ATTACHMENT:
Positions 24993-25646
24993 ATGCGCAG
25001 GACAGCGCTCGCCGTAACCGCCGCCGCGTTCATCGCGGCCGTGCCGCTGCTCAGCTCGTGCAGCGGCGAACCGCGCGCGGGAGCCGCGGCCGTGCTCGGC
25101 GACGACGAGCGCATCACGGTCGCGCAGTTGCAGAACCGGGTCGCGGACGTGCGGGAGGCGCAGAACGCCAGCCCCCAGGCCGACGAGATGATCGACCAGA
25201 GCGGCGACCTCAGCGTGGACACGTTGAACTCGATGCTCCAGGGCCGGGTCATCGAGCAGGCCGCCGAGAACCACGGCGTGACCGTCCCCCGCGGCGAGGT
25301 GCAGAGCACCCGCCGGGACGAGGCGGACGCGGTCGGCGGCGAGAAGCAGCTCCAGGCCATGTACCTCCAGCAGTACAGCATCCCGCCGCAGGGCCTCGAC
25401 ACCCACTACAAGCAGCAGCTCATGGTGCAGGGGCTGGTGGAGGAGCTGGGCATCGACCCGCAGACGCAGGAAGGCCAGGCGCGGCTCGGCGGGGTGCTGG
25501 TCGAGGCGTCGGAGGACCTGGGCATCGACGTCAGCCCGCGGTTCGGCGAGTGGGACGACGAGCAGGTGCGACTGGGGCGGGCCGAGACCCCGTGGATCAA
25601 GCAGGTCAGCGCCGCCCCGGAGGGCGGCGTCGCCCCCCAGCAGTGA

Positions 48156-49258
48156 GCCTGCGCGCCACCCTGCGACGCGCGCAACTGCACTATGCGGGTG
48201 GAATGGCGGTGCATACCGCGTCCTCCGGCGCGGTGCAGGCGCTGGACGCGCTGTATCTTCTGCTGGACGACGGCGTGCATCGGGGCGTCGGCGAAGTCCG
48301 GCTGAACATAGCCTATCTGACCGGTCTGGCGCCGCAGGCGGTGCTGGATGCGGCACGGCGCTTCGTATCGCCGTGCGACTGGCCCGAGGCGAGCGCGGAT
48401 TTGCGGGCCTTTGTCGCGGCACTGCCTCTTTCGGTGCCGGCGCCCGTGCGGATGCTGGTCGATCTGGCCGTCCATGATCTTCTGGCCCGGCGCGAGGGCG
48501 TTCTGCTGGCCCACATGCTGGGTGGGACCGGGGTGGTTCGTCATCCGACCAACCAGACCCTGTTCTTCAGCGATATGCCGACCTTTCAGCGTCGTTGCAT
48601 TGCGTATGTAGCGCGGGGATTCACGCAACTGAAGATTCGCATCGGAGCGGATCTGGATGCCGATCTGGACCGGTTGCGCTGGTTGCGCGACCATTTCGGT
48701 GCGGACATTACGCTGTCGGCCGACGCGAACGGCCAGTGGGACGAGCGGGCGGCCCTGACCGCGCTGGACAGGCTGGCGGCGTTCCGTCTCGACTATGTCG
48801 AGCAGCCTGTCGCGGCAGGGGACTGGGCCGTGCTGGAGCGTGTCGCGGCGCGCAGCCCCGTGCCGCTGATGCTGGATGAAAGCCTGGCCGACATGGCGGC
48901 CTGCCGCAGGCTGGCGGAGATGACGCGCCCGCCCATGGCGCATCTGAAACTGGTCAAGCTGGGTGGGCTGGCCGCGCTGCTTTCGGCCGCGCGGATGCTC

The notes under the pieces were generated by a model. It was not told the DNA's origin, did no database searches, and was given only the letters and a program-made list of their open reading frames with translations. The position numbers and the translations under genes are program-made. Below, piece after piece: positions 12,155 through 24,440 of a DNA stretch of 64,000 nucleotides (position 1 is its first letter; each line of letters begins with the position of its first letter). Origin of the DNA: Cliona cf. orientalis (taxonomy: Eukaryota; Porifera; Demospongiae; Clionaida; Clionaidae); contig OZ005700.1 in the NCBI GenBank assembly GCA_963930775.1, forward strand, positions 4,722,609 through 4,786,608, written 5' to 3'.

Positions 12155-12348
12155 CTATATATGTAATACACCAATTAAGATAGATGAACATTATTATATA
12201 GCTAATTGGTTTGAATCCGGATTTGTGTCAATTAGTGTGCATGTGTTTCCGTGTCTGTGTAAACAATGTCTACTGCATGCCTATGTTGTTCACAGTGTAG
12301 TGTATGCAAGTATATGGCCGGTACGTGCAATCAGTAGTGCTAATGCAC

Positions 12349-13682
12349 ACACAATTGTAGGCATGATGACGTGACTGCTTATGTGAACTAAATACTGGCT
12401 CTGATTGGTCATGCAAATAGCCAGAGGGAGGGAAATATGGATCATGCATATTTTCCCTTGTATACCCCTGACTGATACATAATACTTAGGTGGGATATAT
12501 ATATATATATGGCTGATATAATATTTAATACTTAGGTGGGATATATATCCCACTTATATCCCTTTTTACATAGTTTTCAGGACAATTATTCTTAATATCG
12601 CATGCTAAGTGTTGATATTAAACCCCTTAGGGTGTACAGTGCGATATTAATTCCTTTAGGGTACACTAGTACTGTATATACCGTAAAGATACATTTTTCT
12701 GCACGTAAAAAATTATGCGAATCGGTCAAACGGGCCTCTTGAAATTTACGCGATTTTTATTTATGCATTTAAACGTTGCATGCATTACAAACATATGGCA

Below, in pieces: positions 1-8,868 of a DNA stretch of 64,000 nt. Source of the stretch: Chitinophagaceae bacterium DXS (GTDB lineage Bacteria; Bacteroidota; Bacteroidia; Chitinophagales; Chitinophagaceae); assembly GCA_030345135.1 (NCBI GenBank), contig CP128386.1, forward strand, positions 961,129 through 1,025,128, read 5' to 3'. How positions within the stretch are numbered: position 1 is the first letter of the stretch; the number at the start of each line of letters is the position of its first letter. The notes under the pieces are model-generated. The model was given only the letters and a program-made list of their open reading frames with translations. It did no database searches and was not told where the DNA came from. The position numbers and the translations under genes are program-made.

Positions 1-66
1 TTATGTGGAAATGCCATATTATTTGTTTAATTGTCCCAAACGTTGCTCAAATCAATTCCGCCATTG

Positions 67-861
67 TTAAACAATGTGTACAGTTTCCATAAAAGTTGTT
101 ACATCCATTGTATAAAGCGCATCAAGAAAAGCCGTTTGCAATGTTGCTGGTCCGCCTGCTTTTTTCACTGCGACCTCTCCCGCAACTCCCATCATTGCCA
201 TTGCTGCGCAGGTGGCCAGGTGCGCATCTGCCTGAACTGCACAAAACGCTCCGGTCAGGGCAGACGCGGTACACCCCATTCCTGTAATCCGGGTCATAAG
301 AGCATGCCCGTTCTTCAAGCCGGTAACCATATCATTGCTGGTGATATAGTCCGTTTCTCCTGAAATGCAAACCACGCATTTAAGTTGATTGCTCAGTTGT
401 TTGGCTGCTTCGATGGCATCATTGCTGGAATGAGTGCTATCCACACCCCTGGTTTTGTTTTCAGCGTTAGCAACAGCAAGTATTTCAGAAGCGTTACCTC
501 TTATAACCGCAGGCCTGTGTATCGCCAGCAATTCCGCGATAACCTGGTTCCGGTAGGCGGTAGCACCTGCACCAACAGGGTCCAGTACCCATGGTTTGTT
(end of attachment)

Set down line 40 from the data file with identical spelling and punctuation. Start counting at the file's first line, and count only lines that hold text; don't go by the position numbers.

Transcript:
501 TTATAACCGCAGGCCTGTGTATCGCCAGCAATTCCGCGATAACCTGGTTCCGGTAGGCGGTAGCACCTGCACCAACAGGGTCCAGTACCCATGGTTTGTT